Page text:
“We aim to develop a network of social support to help improve their social and emotional behaviour. This will also develop self-confidence and help them bounce back from failure,” she shares.
Through a series of discussions starting last July, the 13-member core team came up with a six-month mentorship programme that will teach kids to embrace challenges, build healthy relationships and experience success through activities such as fishing, cycling, nature and art. The activities were developed based on feedback from young Singaporeans and mental health professionals.
The team also plans to leverage informal community touch points, such as bicycle shops and provision shops.
Why target at-risk youth? Ms Wah explains that pre-teens may seek more independence and begin to drift from their parents at a time when they are undergoing many physical, emotional and social changes. This places those who come from households which lack parental guidance or attention at greater risk of going astray.
Through the programme, which is scheduled to start by the end of the year, Ms Wah hopes to instil values such as responsibility and commitment and help channel their energies toward developing new skills and self-expression.
To ensure that the activities resonate with the participants, her team plans to have former youth-at-risk join them as mentors and positive role models for younger children. They will also reach out to government agencies, social service agencies and family service centres to get referrals for youth who could benefit from Drifting.
Says Ms Wah: “We all share the same heartbeat for the future of Singapore and we can actively choose to invest our time to lift others.”
Legal eagle helps mental wellness take flight
How many among the young can say they are comfortable discussing their feelings with their parents? This is a question that Mr Allen Sng, 28, takes to heart.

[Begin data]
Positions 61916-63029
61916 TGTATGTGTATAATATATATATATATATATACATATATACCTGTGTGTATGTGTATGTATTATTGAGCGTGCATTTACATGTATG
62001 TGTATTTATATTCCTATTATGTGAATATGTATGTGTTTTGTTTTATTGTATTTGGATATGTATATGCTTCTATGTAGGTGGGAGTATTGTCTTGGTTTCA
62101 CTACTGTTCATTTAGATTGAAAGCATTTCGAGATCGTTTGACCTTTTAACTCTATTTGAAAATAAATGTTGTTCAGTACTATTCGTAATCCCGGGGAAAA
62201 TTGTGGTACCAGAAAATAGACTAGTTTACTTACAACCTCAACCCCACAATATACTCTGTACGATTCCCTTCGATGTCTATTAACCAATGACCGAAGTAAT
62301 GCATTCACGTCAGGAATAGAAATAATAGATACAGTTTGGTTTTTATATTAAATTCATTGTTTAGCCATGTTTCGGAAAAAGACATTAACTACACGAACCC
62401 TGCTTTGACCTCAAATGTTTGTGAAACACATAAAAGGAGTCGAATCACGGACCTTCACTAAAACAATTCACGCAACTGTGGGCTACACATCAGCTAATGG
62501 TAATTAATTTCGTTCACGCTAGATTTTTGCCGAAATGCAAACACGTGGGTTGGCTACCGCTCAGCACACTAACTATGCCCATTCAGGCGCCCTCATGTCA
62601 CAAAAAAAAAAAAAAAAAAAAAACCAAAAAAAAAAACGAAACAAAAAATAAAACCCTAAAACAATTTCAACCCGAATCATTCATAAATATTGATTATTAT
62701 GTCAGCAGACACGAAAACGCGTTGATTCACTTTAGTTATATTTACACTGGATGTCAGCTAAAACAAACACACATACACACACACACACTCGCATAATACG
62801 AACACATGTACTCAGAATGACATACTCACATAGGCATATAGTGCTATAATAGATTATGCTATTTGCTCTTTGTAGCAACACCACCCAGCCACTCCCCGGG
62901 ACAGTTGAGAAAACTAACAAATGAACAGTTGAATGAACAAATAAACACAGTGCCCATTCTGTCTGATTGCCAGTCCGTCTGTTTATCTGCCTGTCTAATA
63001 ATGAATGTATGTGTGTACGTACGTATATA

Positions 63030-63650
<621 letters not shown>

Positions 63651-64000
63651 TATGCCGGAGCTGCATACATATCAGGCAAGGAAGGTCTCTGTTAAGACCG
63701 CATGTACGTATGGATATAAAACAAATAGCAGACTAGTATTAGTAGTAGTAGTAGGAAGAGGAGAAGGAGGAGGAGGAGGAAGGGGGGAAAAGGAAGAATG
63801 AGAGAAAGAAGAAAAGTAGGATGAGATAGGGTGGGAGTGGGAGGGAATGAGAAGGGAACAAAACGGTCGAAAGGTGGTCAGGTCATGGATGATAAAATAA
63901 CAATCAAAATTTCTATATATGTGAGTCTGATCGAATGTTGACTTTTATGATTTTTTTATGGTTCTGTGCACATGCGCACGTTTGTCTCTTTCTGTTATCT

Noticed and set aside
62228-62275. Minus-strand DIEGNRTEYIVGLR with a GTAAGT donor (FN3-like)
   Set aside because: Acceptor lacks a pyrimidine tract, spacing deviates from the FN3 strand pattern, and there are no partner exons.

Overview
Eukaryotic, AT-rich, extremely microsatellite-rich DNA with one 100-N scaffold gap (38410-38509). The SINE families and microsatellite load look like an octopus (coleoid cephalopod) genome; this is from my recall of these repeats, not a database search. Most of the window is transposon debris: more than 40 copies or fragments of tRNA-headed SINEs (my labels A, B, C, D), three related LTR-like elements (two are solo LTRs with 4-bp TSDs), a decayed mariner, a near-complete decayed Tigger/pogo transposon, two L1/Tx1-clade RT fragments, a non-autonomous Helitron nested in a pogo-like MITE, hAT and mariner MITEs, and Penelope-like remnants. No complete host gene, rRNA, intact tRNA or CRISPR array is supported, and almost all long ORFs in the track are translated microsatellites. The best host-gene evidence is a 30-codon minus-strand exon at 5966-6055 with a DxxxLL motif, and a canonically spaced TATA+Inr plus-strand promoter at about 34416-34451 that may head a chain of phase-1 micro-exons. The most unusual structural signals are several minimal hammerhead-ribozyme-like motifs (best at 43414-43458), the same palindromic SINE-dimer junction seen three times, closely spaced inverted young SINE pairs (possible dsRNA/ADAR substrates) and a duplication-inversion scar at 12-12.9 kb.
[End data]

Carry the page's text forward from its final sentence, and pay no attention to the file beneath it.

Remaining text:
His growing-up years were not easy. After his father lost all his savings in a business deal gone bad, his family spent many years trying to pay off their debts. At one point, they even sold off their Housing Board flat to settle some of their dues.
As a child, he says he was not always able to properly express his emotions and concerns. “Like most traditional Asian families, I didn’t know how to talk about my emotions with my family,” he says.
Many families may find it hard to show their emotions, he continues, but it is crucial that they keep communication lines open, “especially for kids who may not understand what they feel or how to cope with negative emotions”.
He hopes to help youth embrace their feelings through his project with the Youth Mental Well-being Network.
As a convenor in the AfA, he is working with two other members on a guidebook that aims to equip parents with the skills to help their children develop emotional resilience.
A Sheridan Fellow at NUS Law, Mr Sng also runs a pro bono project helping parents of children with intellectual disabilities apply to be their kids’ deputies. A deputy is appointed by the court to make certain decisions on behalf of a person who lacks the mental capacity to do so.
He first learnt about the Network on Facebook. The idea for the guidebook came about from a series of engagement sessions that he facilitated. The team discovered during the sessions that a key concern was a lack of openness among youth and parents in Singapore.
To help equip parents with emotional literacy — a term that refers to the ability to express and communicate one’s emotions and feelings — the book will have tips from psychologists and counsellors on how to identify common stressors among kids. Some stressors include online bullying and school-to-work transition.
The team aims to launch the first batch of books for parents of primary school children by the end of the year. Following this, they aim to produce guides for parents of youth in other stages of life — from their teenage years to tertiary life and beyond. They hope to work with MOE and relevant agencies like Family Service Centres to distribute the guides.
While they gear up for the launch of the book, Mr Sng is also ticking off new milestones in his personal life. He recently received a scholarship to pursue a Master of Science in Law and Finance at the University of Oxford later this year.
Despite his packed schedule and the challenges that studying abroad will pose, he hopes to continue helping young Singaporeans adapt to adversity. One of his greatest motivations is to pass on the help that he received in his formative years, especially from his parents who spared no effort in providing for him despite their financial struggles.
“You never know when the help you’re giving someone can actually be a lifeline for them.”
Interested in supporting the mental health of young Singaporeans? Join the Youth Mental Well-being Network to make a change.
Have a question about the Youth Mental Well-being Network or Singapore Together? E-mail your questions to askST@sph.com.sg
This is the first of a four-part series in partnership with the Ministry of Culture, Community and Youth.